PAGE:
All the boxes have been ticked for Victoria’s Environment Minister to issue an Interim Conservation Order to protect the critically endangered Leadbeater’s Possum, according to a legal letter sent to the Minister yesterday.
Environmental Justice Australia (EJA), acting for Friends of Leadbeater’s Possum, has written to Minister Lily D’Ambrosio detailing the legal grounds and formally asking her to invoke a special provision in Victoria’s main biodiversity protection law to save the state’s faunal emblem.
There are believed to be fewer than 2,500 breeding Leadbeater’s Possums left in the wild.
“Leadbeater’s Possum is at serious risk of extinction and the continued survival of the species is directly linked to the preservation of its specialised, limited habitat,” said EJA lawyer Danya Jacobs.
“Section 26 of Victoria’s Flora & Fauna Guarantee Act grants the Minister power to issue an Interim Conservation Order to conserve the critical habitat of a threatened species.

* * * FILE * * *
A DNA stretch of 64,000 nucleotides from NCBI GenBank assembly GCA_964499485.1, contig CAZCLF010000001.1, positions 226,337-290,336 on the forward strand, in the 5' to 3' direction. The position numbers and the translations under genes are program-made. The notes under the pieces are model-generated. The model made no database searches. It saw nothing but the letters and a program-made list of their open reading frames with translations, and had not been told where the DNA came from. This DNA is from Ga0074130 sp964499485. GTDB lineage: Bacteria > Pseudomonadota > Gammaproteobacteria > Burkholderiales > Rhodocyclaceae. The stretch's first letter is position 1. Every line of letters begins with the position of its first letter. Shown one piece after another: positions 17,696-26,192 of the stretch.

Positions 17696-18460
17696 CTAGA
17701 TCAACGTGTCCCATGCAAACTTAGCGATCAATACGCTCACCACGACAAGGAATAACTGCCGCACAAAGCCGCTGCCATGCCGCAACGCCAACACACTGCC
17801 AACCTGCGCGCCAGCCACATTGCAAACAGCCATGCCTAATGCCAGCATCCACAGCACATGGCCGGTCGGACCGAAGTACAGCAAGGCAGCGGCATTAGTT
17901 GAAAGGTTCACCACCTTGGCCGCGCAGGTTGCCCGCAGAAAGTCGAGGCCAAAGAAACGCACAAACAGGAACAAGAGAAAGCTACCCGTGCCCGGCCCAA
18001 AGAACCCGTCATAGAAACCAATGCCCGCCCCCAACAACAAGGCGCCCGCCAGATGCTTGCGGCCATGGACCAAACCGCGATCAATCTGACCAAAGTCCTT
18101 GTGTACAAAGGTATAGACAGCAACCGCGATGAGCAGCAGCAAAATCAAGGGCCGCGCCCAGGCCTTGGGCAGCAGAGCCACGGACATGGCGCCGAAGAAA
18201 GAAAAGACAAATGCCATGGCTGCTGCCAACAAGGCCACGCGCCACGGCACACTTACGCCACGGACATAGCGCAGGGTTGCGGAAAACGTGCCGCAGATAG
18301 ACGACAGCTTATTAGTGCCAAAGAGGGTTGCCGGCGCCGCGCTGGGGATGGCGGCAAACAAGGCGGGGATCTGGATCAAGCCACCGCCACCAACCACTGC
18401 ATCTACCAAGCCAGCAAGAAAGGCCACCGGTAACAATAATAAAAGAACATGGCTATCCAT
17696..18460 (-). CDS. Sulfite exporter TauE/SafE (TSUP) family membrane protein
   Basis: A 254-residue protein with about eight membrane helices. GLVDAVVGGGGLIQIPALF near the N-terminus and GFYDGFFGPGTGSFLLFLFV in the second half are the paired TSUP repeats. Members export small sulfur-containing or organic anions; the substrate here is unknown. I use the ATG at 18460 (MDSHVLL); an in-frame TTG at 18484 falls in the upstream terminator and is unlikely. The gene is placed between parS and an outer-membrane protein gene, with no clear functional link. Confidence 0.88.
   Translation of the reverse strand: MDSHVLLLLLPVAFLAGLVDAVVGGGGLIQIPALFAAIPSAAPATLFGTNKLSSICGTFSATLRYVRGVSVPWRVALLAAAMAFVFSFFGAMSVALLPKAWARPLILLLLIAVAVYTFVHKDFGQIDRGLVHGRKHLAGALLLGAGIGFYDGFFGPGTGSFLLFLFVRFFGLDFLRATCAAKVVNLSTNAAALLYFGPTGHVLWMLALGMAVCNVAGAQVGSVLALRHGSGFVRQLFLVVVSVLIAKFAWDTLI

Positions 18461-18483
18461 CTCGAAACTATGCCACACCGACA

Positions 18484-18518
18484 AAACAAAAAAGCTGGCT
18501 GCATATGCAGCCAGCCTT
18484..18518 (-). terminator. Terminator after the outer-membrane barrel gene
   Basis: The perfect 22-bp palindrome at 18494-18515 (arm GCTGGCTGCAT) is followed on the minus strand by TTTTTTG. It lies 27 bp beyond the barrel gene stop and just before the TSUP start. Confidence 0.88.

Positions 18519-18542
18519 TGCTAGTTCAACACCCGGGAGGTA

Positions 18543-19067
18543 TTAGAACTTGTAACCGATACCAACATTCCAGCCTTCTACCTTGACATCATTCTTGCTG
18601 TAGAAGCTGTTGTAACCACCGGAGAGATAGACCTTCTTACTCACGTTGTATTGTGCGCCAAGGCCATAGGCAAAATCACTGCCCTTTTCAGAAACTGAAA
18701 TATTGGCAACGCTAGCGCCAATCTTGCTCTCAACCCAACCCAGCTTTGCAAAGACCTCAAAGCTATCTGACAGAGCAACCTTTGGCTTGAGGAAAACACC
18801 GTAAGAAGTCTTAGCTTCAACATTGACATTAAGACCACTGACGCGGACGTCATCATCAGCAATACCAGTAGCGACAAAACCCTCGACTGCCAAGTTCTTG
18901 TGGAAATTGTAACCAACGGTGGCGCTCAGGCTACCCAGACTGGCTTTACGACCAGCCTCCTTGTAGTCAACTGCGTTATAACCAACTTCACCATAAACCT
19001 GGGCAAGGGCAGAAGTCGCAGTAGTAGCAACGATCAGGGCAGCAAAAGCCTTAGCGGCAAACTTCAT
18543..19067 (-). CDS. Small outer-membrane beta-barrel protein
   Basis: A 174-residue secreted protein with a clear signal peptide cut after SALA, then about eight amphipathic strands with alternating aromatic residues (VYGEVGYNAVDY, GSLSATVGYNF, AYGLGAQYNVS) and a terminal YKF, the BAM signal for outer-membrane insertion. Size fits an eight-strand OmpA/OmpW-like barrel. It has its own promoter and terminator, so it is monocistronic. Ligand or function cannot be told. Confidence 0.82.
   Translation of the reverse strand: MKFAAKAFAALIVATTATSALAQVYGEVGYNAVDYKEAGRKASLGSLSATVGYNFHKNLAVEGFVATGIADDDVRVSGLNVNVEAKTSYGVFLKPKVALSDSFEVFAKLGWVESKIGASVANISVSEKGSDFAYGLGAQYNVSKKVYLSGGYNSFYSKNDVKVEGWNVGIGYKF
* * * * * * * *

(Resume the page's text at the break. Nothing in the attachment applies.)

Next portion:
“Existing conservation efforts are failing to safeguard this species and the conditions have been met for the Minister to make an Interim Conservation Order to protect Leadbeater’s Possum.
“Scientists are quite clear about the size and location of the forest needed to protect this species from extinction in the wild.
“In our view, this area constitutes critical habitat under law; it can and should be protected with an Interim Conservation Order.
“Forests that are critical to the survival of the Leadbeater’s Possum continue to be logged, setting this special species on a seemingly inevitable slide to extinction.
“Until a long-term solution is found we urge the Minister to immediately issue an Interim Conservation Order prohibiting any activity that damages Leadbeater’s Possum critical habitat, including logging.”
In February this year community groups discovered clear-felling within critical Leadbeater’s Possum habitat, then found the species in an area that was about to be bulldozed. Logging at the site only stopped after legal demands from EJA.